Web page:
Patients with cancer and COVID-19 have a higher risk of severe disease and mortality reported Memorial Sloan Kettering researchers in New York.
Over one third of cancer patients sent to the ICU at Sloan Kettering died!
Of 89 cancer patients admitted to the intensive care unit (ICU) due to COVID-19, 32 died, a mortality rate of 36%, reported Dr. Michael Dang from the Memorial Sloan Kettering Cancer Center, at the virtual CHEST conference, the annual meeting of the American College of Chest Physicians.
“The landscape of COVID-19 data is continuously changing,” Dang said in his oral presentation. “Mortality rates are typically higher than general medical populations, but cancer with COVID-19 is survivable.”
Mortality rates appeared to be higher among the patients with hematologic cancers, he said.
Of the 51 patients with solid tumors, most commonly non-small cell lung cancer and breast cancer, 14 died, for a mortality rate of 27%; of the 38 patients with hematologic cancers, most commonly leukemia and lymphoma, 18 died, for a mortality rate of 47%.
Of the 59 patients requiring mechanical ventilation, 32 died, a 54% mortality rate. If the patient was neutropenic, the mortality was very high — six of nine died.
In the study, Dang and colleagues included critically ill patients who were being treated for cancer and COVID-19 from March 16 through June 30, 2020 in two ICUs.
The patients had a mean age of 64, 58% were men, 66% were white, 18% were Black, and 10% were Asian/Indian. COVID-19 cases were confirmed via reverse-transcriptase polymerase chain reaction assays performed on nasopharyngeal swab specimens.
In addition to being treated for cancer, the patients had multiple comorbidities.
About 51% had hypertension, 28% had diabetes, 12% had cardiovascular disease, 53% had a history of cigarette smoking, and 9% had asthma or chronic obstructive pulmonary disease.
About half of the patients had received active cancer therapy within the previous 90 days, but all cancer therapies were suspended when they were admitted to the ICU, noted Dang.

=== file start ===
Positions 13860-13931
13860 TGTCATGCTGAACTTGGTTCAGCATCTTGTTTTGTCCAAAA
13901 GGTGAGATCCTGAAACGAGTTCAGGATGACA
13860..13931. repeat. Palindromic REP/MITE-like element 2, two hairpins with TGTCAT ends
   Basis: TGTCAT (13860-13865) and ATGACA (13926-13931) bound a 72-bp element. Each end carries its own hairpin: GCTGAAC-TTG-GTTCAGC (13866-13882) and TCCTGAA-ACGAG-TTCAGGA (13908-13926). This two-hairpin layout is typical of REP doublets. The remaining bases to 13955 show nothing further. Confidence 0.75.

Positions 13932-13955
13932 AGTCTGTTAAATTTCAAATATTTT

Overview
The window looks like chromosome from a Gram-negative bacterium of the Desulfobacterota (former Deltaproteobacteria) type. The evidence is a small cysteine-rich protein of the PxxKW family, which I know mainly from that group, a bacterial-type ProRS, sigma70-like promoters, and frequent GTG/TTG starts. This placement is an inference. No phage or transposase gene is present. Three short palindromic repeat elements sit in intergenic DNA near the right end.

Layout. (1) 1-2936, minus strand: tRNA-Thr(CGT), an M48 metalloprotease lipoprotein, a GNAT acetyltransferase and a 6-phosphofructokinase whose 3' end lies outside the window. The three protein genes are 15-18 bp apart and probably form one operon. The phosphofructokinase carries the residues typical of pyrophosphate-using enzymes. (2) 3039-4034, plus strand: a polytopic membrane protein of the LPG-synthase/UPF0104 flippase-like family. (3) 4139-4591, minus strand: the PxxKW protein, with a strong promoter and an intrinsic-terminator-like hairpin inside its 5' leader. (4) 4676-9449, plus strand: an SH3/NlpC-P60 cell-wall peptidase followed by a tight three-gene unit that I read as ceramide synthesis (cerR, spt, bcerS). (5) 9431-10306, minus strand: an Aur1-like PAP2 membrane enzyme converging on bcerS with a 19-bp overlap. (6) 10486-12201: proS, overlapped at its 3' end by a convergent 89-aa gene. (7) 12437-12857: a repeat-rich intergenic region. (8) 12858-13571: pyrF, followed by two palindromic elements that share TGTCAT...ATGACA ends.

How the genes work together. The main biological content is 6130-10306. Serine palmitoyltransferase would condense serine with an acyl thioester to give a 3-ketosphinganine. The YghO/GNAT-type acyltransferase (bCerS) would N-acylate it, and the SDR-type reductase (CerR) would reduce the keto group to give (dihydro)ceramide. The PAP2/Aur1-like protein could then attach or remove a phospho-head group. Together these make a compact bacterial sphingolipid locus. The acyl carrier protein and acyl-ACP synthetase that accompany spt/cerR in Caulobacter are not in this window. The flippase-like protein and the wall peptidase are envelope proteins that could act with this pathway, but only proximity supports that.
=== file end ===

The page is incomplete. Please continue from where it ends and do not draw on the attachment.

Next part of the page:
The patients were treated with a variety of therapies for COVID-19, including hydroxychloroquine, azithromycin, remdesivir, convalescent plasma, N-acetylcysteine, and tocilizumab (Actemra). About 75% of the patients were given steroids as well.
Commenting on the study, Wasif Saif, MD, deputy physician-in-chief and medical director at Northwell Health Cancer Institute in Lake Success, New York, told MedPage Today, “Our data … showed high mortality in cancer patients with COVID infection. Therefore, it is extremely important to prevent infection with COVID-19 in this very vulnerable patient population with hematologic and oncologic malignancies on active chemotherapy.”
He noted that similar to influenza infection, cancer patients who are infected with SARS-CoV-2 are at very high risk of requiring longer length of hospital stay and mechanical ventilation, as well as higher case-fatality rates if they are older than 60 years of age and have chronic medical conditions.
“Additionally, patients who are immunocompromised either due to underlying disorder or those on chronic immunosuppressive therapy are at increased risk of both morbidity and mortality related to COVID-19,” Saif said.
“Patients with cancer are at a higher risk of developing complications secondary to COVID-19 because of myelosuppressive effects of treatment, as well as the underlying cancer, which suppresses their immune system,” he added. “It is important to recognize that in addition to underlying malignancy and cytotoxic agents, COVID-19 infection in itself also causes lymphopenia, which further weakens the immune system.”
Author: Ed Susman, Contributing Writer, MedPage Today
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